Can the global community prevent violent extremism? Is the violence associated with terrorism different from other forms of violence, and in what ways? Although the UN’s 2015 Plan of Action to Prevent Violent Extremism was received with enthusiasm, the answers to these questions are still unclear.
Despite significant financial investment from donors to prevent extremism, initial expectations about what can be achieved have been tempered by global realities. This was evident at a series of discussions in New York on the margins of the United Nations General Assembly in September.
Global frustrations have grown in the face of the inadequacies of reactive counter-terrorism measures like security actions and criminal justice measures. And as the threat posed by extremist groups has evolved, concerns have arisen about new issues like how to integrate fighters and their families when they return to their countries of origin.
Preventing extremism involves a different approach to policing and intelligence-driven solutions. It focuses on the causal dynamics and the multiple factors behind the grievances that result in violent actions and extremist views. In this sense, preventing violent extremism is a new endeavour with lofty ambitions.
The post-9/11 period has produced a body of research that reflects the complexities of these causal dynamics. Terrorism and violent extremism – terms that remain undefined and vastly contested – are not easily explained away by pointing to a misguided, extreme and violent subset of young Muslim men.
The story that the data tells is far more expansive and alarming, if prevention is the goal. It ranges from broad structural and historical factors including economic, social, and political exclusion to ethnic and religious discrimination, and outright abuses of human rights. Factors closer to home are also relevant and relate to individuals, families and communities.
The data argues that governments should deliver justice, economic development and good governance for their citizens. Like effective development, preventing violent extremism calls for local solutions and local action. This is in line with the UN’s Plan of Action which says all of society must be involved.
New research by the Institute for Security Studies (ISS) contributes to the evidence on preventing violent extremism. The study covered 133 projects on extremism from six countries in West and Central Africa most affected by terrorism. Preliminary findings from four countries in East Africa and the Horn were also presented. The study sought to understand how the projects were designed to achieve their prevention goals.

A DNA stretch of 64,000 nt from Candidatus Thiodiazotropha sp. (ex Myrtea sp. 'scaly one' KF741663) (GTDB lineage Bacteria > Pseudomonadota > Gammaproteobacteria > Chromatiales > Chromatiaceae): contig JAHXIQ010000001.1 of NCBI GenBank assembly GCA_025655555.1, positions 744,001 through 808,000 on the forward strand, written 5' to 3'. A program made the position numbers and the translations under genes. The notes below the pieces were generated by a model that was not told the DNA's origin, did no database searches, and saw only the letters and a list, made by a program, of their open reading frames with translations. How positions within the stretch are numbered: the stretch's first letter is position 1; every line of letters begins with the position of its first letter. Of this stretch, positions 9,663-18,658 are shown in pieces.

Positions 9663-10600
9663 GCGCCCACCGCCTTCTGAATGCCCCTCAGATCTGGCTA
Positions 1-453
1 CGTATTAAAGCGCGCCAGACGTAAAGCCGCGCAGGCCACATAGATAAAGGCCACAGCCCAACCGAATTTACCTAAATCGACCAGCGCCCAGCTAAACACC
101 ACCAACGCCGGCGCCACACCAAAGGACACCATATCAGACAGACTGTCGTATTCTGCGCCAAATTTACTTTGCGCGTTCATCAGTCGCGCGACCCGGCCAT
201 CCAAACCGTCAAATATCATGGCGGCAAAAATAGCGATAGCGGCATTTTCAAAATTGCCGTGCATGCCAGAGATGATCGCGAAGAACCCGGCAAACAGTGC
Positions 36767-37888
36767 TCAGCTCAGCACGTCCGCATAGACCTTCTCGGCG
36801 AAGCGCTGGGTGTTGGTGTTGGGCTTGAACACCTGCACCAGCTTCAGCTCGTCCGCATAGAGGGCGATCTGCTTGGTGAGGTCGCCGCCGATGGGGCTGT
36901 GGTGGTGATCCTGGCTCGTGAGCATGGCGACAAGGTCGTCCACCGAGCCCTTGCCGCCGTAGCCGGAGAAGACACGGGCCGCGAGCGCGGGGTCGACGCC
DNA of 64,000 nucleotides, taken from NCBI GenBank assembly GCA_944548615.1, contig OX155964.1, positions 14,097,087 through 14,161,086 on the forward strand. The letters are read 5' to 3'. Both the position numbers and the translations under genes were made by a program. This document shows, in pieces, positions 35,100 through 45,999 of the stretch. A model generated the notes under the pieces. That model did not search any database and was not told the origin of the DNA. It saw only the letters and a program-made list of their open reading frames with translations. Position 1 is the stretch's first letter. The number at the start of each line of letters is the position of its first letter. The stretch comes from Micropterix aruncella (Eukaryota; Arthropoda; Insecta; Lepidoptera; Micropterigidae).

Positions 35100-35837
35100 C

While some expected results were found – like a strong focus on youth, an emphasis on building tolerance, and strengthening community relations and cooperation – other findings were less predictable. These were that funding cycles are too short to achieve ambitious prevention goals, and that the process of documenting and evaluating programmes tends to be weak.
The ISS analysis along with debates at the New York meetings in September highlight a range of concerns and recommendations for those working to prevent violent extremism.
Governments need to play a stronger role in leadership, accountability and funding when it comes to preventing extremism. They also need to address the factors known to be strongly associated with violent extremism, including the abusive or repressive actions of their own security forces. Long-term rather than short-term solutions need to be encouraged.
Governments must engage with civil society organisations to prevent extremism – not just to carry out projects but to help develop policy and the implementation processes. International institutions like the United Nations, the Global Counterterrorism Forum and the Organisation for Economic Co-operation and Development also have a role in promoting cooperation between governments on key issues, and sharing lessons across countries and regions. Resolving the ambiguity of terms like ‘violent extremism’ and ‘terrorism’ is also important.
Projects to prevent extremism need to address the local dynamics that contribute to the problem. For example, the youth are often viewed as ‘agents of change’, yet they aren’t trusted to implement interventions, despite one of the objectives of prevention programmes being youth empowerment.
Women’s roles in preventing violent extremism have been discussed for some time – yet they continue to be seen in the limited roles of carers – for example as mothers, counsellors and educators. The lack of recognition of the diverse roles played by women, both as actors in extremist groups and as potential policy partners, severely limits efforts to prevent violent extremism.
All stakeholders need to build evidence and learning through the exchange of good practices – focusing not only on what works, but what doesn’t work. The ISS research argued that projects to prevent violent extremism should be designed based on local research, and their results documented and shared publicly. Donors are key to ensuring this happens.
It is no surprise that up to now, projects to prevent extremism have largely not been able to show results. At these early stages, solving interlinked problems related to religion, politics, social and economic injustices and unemployment while taking the local context into account, is a complex undertaking. And the positive results that do emerge will only be evident in the long term.
Global debates, informed by research, offer valuable direction for those involved in preventing violent extremism. They also provide an important reality check for anyone expecting immediate results. Efforts to prevent extremism will not be the silver bullet that ends terrorism – but could be an important part of the solution.
Cheryl Frank, Allan Ngari, Isel van Zyl and Jacqueline Cochrane, ISS Pretoria
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